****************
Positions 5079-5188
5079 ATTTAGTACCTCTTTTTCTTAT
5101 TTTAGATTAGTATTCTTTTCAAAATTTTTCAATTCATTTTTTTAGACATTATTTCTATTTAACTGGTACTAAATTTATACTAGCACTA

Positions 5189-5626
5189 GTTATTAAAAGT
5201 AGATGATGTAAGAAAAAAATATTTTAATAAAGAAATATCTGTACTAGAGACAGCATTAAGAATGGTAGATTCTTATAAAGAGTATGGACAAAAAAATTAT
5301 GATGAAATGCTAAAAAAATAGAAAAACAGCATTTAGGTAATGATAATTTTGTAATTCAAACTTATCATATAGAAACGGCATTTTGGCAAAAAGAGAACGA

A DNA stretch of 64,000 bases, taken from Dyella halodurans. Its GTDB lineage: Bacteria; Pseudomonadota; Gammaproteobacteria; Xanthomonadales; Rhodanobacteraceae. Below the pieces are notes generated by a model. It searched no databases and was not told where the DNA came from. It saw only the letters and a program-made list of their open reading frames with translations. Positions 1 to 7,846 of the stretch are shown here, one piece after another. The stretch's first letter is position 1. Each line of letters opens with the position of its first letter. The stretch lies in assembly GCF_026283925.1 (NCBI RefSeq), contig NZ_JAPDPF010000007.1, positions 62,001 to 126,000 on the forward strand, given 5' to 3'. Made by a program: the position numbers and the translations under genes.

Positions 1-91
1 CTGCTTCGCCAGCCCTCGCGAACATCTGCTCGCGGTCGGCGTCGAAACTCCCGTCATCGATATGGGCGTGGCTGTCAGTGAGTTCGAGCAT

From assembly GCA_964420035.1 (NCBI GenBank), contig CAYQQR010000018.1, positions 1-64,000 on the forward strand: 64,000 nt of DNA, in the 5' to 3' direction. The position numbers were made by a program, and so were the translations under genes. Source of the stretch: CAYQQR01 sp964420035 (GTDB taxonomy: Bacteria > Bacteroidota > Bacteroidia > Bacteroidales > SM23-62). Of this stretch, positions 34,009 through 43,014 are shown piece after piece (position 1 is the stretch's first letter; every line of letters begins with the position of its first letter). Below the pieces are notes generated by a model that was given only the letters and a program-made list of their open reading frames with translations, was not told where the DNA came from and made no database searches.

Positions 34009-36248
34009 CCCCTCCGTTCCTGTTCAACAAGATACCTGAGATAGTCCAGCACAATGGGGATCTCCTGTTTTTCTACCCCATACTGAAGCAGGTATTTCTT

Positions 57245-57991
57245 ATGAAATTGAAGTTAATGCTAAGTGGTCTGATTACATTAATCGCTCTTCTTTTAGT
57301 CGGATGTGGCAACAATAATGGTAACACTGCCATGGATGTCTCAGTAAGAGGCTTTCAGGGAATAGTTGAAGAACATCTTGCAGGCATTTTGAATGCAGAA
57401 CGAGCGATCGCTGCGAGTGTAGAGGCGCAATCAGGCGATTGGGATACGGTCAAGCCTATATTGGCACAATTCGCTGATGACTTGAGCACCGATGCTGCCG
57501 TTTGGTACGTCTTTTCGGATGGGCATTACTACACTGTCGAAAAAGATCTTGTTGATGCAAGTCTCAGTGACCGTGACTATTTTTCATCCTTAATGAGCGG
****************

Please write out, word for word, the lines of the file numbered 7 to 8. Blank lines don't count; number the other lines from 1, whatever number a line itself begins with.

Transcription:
5301 GATGAAATGCTAAAAAAATAGAAAAACAGCATTTAGGTAATGATAATTTTGTAATTCAAACTTATCATATAGAAACGGCATTTTGGCAAAAAGAGAACGA

A DNA stretch of 64,000 bases, taken from Dyella halodurans. Its GTDB lineage: Bacteria; Pseudomonadota; Gammaproteobacteria; Xanthomonadales; Rhodanobacteraceae. Below the pieces are notes generated by a model. It searched no databases and was not told where the DNA came from. It saw only the letters and a program-made list of their open reading frames with translations. Positions 1 to 7,846 of the stretch are shown here, one piece after another. The stretch's first letter is position 1. Each line of letters opens with the position of its first letter. The stretch lies in assembly GCF_026283925.1 (NCBI RefSeq), contig NZ_JAPDPF010000007.1, positions 62,001 to 126,000 on the forward strand, given 5' to 3'. Made by a program: the position numbers and the translations under genes.